I was so excited to finally see Etihad’s A380 apartments that I actually left the lounge well before boarding just so I could wander around the gate area, looking at all of the Etihad signage. Somewhere in the back of my mind though there was a small doubt. I have had aircraft switched on me at the last minute before. If we were downgraded to any other plane in the Etihad fleet I would be inconsolable.
Despite the fact that everything pointed quite strongly to the fact that I was about to step aboard the A380 and finally see Etihad’s Apartments for myself, I needed to actually see that massive whale jet in the flesh in order to really let myself get swept up in the excitement.
On the one hand the screen said The Residence… on the other, it said First Class rather than Apartments.
My heart was really beating fast as I approached the windows by our gate. My boarding pass looked like this, which again was another strong indicator that things were going well:
UPD = Upper deck!
As I approached the window I finally caught a glimpse of our enormous plane set against a beautiful pastel sunset.
No turning back now, I was about to fly Apartments for sure!
At this point I might have pumped my fist a couple of times and started pacing around frantically. If I bumped into you during my moments of jubilance, I apologise.
It seemed like an eternity until boarding was called but when the moment finally came, we were at the front of the line and ready to have the cabin to ourselves for a fleeting few seconds before everybody else boarded. As we stepped off the jet bridge and onto the plane, we were greeted by a beaming row of cabin crew, one of whom offered to guide Kamara and I to our suites.
I’ve been fortunate enough to fly in a variety of First Class cabins on A380s; I never thought I’d be able to top the sense of awe and astonishment which seized me when I first set foot in the Suites cabin of the Singapore A380. It turns out that I could in fact get quite a bit more pumped. This pumped in fact:
The lower ceiling and narrower fuselage upstairs really makes the space seem so much more intimate than the cavernous downstairs suites cabin on the Singapore Airlines A380. The sense of privacy when looking around the Etihad cabin is remarkable.
This shot is taken from row 1, looking back towards the curtain through which we first entered. You’ll notice that whilst all the walls are quite high, there is one on the right which is a bit higher. This is the wall that separates The Residence from the rest of the cabin.
Kamara and I selected 3A and 4A as these suites are connected – permitting the creation of a larger double suite with a double bed. The seats themselves are also located by the windows, which means that you can see out during take-off and landing, something which cannot be said for the adjoining suites 1H and 2H. (although 3K and 4K work just as well)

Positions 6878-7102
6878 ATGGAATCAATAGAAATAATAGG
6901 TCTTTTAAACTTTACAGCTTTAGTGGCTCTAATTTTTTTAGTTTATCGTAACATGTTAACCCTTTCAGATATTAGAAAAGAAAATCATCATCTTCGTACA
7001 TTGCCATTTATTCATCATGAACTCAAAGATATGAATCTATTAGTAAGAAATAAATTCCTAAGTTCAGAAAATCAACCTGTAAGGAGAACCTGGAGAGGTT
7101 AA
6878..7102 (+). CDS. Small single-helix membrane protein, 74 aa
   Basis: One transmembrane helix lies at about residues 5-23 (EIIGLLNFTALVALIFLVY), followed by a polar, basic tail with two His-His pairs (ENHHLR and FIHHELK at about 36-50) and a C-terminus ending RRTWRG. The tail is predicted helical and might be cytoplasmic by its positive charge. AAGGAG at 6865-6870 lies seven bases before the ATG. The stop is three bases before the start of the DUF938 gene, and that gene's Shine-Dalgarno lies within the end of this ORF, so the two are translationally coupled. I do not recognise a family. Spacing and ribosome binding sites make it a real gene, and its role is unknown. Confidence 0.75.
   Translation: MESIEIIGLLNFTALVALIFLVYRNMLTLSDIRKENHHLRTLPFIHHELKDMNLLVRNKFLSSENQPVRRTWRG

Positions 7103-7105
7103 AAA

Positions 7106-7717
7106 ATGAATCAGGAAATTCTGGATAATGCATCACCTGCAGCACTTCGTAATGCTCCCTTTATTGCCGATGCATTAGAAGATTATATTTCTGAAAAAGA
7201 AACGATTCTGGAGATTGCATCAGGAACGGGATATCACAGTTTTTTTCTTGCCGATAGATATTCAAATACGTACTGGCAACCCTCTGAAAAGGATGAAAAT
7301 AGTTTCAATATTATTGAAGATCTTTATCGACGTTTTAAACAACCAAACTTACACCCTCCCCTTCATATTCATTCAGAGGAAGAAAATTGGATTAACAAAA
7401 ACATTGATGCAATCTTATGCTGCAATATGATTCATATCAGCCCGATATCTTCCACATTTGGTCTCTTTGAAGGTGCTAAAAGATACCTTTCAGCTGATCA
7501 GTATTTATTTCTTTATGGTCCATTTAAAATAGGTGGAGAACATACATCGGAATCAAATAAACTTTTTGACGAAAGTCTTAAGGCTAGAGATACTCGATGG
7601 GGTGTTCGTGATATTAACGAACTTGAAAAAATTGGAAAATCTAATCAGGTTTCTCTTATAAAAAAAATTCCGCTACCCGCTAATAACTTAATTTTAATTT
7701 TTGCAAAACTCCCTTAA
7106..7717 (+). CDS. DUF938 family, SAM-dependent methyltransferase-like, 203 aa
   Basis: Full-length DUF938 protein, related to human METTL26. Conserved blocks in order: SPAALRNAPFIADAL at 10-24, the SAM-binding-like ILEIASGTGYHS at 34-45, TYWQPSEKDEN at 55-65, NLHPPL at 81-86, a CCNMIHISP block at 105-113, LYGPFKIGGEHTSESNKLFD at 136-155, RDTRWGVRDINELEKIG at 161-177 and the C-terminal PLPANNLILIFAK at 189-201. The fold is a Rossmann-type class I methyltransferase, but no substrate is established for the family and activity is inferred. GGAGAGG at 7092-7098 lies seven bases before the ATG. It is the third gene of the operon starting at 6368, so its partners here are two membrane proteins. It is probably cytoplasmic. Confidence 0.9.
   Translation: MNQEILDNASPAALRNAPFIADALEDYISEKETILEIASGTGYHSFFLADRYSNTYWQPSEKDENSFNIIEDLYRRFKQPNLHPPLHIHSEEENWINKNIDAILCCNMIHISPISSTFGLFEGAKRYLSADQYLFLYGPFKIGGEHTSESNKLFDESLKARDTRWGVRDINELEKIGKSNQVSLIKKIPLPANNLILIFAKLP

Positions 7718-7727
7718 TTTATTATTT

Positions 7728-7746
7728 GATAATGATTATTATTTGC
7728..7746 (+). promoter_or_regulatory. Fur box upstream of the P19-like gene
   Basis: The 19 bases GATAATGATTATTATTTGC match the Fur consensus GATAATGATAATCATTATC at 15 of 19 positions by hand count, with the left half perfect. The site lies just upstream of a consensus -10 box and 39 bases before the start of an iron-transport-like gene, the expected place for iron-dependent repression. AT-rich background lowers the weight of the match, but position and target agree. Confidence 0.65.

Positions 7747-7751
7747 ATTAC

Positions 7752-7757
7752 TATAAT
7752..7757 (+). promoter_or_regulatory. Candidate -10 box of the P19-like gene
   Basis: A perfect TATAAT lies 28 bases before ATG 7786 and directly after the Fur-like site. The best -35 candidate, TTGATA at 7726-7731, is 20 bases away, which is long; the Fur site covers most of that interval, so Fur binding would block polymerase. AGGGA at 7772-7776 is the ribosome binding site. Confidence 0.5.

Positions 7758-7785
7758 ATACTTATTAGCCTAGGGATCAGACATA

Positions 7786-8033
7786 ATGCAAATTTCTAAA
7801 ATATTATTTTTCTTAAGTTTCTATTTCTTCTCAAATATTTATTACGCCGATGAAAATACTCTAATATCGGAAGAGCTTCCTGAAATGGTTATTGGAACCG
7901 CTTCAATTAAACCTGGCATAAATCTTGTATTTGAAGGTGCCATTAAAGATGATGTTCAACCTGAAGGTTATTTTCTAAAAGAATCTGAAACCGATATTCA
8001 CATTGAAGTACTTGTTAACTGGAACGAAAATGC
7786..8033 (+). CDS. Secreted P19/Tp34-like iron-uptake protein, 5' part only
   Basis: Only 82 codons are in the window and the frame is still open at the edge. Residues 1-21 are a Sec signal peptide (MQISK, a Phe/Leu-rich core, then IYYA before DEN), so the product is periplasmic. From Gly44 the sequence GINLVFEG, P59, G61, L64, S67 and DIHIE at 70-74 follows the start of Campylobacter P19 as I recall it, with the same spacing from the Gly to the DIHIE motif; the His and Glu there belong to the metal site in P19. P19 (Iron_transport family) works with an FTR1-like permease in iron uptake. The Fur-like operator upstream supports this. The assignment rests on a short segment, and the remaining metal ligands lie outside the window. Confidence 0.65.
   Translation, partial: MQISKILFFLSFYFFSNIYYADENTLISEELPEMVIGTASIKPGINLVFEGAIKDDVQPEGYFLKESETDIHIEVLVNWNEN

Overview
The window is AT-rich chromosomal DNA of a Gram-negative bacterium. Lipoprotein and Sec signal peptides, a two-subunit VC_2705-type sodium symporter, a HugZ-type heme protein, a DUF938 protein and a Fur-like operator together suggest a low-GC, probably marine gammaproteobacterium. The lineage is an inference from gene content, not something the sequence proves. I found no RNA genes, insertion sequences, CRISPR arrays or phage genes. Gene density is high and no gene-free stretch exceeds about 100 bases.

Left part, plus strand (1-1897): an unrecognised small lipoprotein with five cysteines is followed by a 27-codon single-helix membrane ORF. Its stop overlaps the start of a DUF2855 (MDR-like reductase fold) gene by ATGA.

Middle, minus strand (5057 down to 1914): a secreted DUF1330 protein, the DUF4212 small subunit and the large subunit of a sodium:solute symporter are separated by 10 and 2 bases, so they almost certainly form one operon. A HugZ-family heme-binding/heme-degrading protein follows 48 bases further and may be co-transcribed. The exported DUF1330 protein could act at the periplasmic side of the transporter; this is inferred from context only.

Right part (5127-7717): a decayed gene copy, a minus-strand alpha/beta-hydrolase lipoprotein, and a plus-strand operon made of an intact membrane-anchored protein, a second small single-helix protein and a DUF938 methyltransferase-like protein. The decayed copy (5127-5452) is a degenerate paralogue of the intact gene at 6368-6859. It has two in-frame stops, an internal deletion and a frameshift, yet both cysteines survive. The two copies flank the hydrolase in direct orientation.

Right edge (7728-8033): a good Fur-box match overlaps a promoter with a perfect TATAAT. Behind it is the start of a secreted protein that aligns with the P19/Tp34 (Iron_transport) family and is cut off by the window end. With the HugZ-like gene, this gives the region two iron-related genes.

Another advantage of the suites with seats by the window: even looking in with the doors open, you wouldn’t be able to see the person sat in the seat, thanks to the privacy afforded by the vanity cabinet.
On Singapore Airlines you can easily see into numerous other suites when the doors are open. On Etihad, even with every door open and the partition down between connecting suites, you’ll struggle to catch sight of anybody, unless you get up from your seat.
Clearly seeing our excitement and my furious photo taking, a friendly FA asked if I’d like to take a few minutes before he returned to explain the details of the suite and take our drinks order. I was so overwhelmed by the absolute absurdity of how amazing my Apartment was that I hardly knew where to begin, so I panicked and took a photo of a lamp:
The recessed lamp with a touch button that gives you a choice of multiple brightness levels. By far the most elaborate lighting I’ve ever seen on a plane. Looks more like a hotel than an aircraft.
Kamara, appearing rather cooler and more composed than me (despite the small shriek that she released upon first entering her Apartment)
Default Jarvis behaviour when first boarding a plane: camera in hand. As you can see, the different brightness settings on the lamps are quite noticeable. Beneath each lamp is a storage space for your noise cancelling headphones.
We were each given a large Etihad carrier bag with ribbon handles, much like what you’d receive when shopping at an expensive boutique or department store. The bag contained our slippers and pyjamas, which I’ll discuss later.
Seeing that I had finished taking my first round of photos, Roberto the FA from earlier, returned to offer us pre-departure beverages. I asked for champagne and was asked if I would also like Arabic coffee to go alongside it. I’ve grown to quite like Arabic coffee and look forward to this small ritual whenever I fly a middle Eastern Airline in F or stay in a Middle Eastern luxury hotel.
Moments later, Roberto returned with a beautifully presented tray for each of us. The tray held the champagne, a cold towel, some dates, Arabic coffee and a welcome note from the Cabin Manager. I’ve seen one or another of these items on flights before but the overall effect of being presented this ‘welcome tray’ is really fantastic.
NOTE: At the time of this flight Etihad served Bollinger La Grande Année 2005 although this has now been significantly downgraded to Billecart Salmon 2007.